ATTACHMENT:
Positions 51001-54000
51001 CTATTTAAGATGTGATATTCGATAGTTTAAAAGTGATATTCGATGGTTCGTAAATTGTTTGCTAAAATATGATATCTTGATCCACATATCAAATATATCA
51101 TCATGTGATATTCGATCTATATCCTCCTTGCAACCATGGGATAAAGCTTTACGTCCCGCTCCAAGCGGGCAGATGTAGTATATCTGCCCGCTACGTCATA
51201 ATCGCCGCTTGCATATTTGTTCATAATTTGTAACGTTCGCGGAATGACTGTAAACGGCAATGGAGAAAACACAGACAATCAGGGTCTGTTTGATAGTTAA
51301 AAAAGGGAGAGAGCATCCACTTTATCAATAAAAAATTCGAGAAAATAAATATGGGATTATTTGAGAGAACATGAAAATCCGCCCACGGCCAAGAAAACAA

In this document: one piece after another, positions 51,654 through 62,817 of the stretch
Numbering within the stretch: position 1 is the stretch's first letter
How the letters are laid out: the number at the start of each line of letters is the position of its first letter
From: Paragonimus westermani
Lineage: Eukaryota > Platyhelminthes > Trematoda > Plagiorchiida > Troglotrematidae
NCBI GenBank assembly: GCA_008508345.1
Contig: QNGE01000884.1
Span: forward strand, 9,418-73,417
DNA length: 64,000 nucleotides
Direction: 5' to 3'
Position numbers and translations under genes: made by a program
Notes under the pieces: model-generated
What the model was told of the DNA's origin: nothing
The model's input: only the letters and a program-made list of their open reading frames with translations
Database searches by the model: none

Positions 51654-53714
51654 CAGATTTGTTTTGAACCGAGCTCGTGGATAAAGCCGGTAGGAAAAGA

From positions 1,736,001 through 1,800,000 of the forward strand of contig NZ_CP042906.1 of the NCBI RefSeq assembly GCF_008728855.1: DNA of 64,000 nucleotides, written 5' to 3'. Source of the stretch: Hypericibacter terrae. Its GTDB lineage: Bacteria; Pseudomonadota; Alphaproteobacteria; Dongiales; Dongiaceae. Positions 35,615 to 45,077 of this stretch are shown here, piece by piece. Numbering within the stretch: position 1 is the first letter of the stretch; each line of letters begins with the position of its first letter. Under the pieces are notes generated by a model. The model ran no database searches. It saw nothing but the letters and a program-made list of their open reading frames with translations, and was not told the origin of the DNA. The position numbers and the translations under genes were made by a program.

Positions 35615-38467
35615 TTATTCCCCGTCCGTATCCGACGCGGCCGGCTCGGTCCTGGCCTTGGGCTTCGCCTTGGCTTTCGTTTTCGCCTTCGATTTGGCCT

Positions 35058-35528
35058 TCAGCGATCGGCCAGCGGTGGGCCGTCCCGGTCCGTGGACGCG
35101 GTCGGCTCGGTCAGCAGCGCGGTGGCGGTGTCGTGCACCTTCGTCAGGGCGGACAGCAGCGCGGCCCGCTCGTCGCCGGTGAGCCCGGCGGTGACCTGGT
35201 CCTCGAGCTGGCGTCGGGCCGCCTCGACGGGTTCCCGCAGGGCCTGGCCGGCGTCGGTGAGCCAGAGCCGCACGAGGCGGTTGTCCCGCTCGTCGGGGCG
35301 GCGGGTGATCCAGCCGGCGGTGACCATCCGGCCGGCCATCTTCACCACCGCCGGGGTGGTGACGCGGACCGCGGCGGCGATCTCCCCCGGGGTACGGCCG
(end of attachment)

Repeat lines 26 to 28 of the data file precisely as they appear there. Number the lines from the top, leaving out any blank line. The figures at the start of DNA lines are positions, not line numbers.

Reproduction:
Positions 35058-35528
35058 TCAGCGATCGGCCAGCGGTGGGCCGTCCCGGTCCGTGGACGCG
35101 GTCGGCTCGGTCAGCAGCGCGGTGGCGGTGTCGTGCACCTTCGTCAGGGCGGACAGCAGCGCGGCCCGCTCGTCGCCGGTGAGCCCGGCGGTGACCTGGT